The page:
Sovereign-debt crises are nothing new. Indeed, Greece—at the center of the current European meltdown—has defaulted on its state debts five times since it became independent of the Ottoman Empire in the 1820s. So it is not hard to imagine that Greece’s difficulties could have been predicted, or that remedies could have been put in place ahead of time to short-circuit the crisis, or that lessons from other debt crises could have been applied to prevent this one from threatening the survival of the European Union.
Economic policymakers need not stray too far back in history for relevant examples. Argentina has endured seven of its own sovereign-debt crises since it became independent of Spain in 1816. In fact, it is remarkable how much Argentina’s crisis of the 1990s has in common with Greece’s crisis and with the related problems in Portugal, Ireland, Italy, and Spain.
Greece and Argentina found themselves in self-imposed straitjackets. They couldn’t devalue their currencies—Greece because it abandoned the drachma when it joined the European Union in 2000; and Argentina because it linked its peso in lockstep with the dollar after a default in 1989 and hyperinflation in the early 1990s. The Greek and Argentine experiences show how complex it can be to come to terms with sovereign debt. Nations have to overcome a mixture of seemingly intractable political, economic, structural, domestic, and international relations issues.
Learning about a past sovereign-debt crisis can provide useful perspective for understanding the current situation in Europe. An excellent account of the Argentine crisis comes from a book that predated the latest crisis: And the Money Kept Rolling In (and Out) by Paul Blustein, once a journalist at the Washington Post and now a fellow at the Brookings Institution. Blustein provides a narrative of the Argentine economic crisis of 2001–02, which ended traumatically—with the abandonment of the peso–dollar peg, the resignation of the president, the closure of the banking system, and dramatic increases in unemployment and poverty.
While the immediate aftermath was horrible, Argentina staged a remarkable economic recovery later in the decade. Sovereign-debt default did not end up being the end ofthe world for Argentina, but rather a necessary and painful adjustment so the country could start over with a blank slate.
Sovereign-debt default did not end up being the end of the world for Argentina, but rather a necessary and painful adjustment.
Two interesting aspects of the Argentine case have particular resonance to the current situation in Europe: First, the degree to which Argentina was viewed as having been an economic miracle in the mid-1990s, just before the crisis began. And second, the involvement of international organizations like the IMF and the World Bank and of other countries like the United States, working with Argentine authorities to try to avoid default, and then helping the country get through to the other side.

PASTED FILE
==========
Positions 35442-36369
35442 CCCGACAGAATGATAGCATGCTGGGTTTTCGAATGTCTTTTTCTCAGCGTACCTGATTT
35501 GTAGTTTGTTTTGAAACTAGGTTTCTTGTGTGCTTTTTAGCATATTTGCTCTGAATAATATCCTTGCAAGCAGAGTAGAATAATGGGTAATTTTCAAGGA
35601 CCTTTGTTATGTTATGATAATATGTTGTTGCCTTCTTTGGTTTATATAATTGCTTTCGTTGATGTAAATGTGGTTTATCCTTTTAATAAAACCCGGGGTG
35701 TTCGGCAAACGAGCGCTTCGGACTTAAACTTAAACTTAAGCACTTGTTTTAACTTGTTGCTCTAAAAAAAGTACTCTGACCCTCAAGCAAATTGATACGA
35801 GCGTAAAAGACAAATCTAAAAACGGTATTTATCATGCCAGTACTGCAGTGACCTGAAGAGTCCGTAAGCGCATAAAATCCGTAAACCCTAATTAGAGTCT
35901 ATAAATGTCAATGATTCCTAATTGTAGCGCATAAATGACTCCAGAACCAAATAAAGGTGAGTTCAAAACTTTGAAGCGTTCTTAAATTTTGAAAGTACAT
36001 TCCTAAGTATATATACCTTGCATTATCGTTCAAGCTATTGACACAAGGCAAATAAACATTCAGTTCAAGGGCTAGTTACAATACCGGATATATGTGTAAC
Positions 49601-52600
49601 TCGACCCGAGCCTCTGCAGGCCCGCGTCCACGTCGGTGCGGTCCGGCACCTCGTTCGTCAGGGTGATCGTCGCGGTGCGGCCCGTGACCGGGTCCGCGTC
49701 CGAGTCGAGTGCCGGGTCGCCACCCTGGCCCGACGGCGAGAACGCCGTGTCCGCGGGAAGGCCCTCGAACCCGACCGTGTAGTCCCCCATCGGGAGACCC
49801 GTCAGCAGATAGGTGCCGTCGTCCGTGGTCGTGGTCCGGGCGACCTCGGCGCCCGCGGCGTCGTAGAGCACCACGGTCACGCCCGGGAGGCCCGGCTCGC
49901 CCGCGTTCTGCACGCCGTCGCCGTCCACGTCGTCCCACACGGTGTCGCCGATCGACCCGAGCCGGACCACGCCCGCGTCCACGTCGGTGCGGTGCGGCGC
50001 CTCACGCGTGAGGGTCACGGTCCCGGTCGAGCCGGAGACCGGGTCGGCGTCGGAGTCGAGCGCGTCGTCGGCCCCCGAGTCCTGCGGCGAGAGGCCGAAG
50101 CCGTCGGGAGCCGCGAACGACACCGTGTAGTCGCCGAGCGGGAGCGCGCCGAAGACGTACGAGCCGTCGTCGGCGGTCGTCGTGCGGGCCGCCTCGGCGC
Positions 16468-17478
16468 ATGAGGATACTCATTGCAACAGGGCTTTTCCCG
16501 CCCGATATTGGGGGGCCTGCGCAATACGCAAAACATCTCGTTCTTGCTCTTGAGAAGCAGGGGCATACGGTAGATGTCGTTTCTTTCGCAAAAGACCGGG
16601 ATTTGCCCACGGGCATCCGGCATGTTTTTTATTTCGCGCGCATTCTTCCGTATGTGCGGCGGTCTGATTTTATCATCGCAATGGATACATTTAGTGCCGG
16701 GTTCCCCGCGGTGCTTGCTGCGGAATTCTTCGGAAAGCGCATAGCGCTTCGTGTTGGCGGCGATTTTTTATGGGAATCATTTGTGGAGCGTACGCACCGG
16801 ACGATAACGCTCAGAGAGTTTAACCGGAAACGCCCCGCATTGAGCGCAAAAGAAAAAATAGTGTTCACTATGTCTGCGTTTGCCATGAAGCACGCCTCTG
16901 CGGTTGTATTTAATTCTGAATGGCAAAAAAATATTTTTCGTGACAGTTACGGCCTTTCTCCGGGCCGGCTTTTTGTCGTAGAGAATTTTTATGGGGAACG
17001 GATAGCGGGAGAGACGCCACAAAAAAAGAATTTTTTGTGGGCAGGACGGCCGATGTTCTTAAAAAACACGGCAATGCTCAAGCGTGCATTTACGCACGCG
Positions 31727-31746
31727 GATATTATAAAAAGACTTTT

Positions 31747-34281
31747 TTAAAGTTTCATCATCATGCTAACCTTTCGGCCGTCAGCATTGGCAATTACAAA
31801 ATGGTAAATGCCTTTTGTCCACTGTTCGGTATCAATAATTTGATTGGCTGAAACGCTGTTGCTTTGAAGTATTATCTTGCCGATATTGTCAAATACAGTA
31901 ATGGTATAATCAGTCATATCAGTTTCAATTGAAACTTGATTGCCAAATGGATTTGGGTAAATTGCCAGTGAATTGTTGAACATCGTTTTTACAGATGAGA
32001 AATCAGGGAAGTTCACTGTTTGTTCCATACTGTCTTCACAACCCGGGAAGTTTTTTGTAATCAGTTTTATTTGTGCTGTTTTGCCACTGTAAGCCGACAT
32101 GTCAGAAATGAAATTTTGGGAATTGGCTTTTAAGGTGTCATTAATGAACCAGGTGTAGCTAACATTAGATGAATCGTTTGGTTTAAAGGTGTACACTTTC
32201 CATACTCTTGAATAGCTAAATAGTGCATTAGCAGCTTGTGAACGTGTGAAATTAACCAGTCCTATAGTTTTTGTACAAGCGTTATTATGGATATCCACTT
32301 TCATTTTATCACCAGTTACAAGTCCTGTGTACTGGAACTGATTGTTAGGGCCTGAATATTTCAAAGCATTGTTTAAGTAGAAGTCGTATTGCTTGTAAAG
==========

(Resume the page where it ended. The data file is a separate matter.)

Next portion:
Although Greece was not considered an economic miracle during the past decade, its underlying economic and fiscal problems were ignored by the rest of the EU, much as Argentina’s problems were ignored by its trading partners and foreign lenders while it was on the dollar peg. Once the underlying problems were revealed, both Greece and Argentina were subjected to intense rescue negotiations, Argentina’s ending in failure, Greece’s still underway at this writing.
Blustein’s argument, that concerted effort by many parties is necessary to make a successful rescue, is persuasive. The most important party is always domestic—in Argentina, the national government, provincial government, central bank, and political apparatus. If accommodations cannot be achieved among domestic institutions, then no amount of accommodation on the part of foreign (and domestic) lenders, and no amount of financial aid by international organizations, can bring off a successful rescue.
It is fair to say that the Argentine crisis of 2001–02 is not identical to that of Greece today, or to those of Portugal, Ireland, Italy, and Spain. But Blustein provides helpful perspectives on Europe from an analogous situation, and does so with much narrative drive and interesting anecdotal detail.
It may also be worth remembering that And the Money Kept Rolling In has a relatively happy ending. We can only hope that today’s world economic leaders take note of Blustein’s lessons and use them to help their own countries.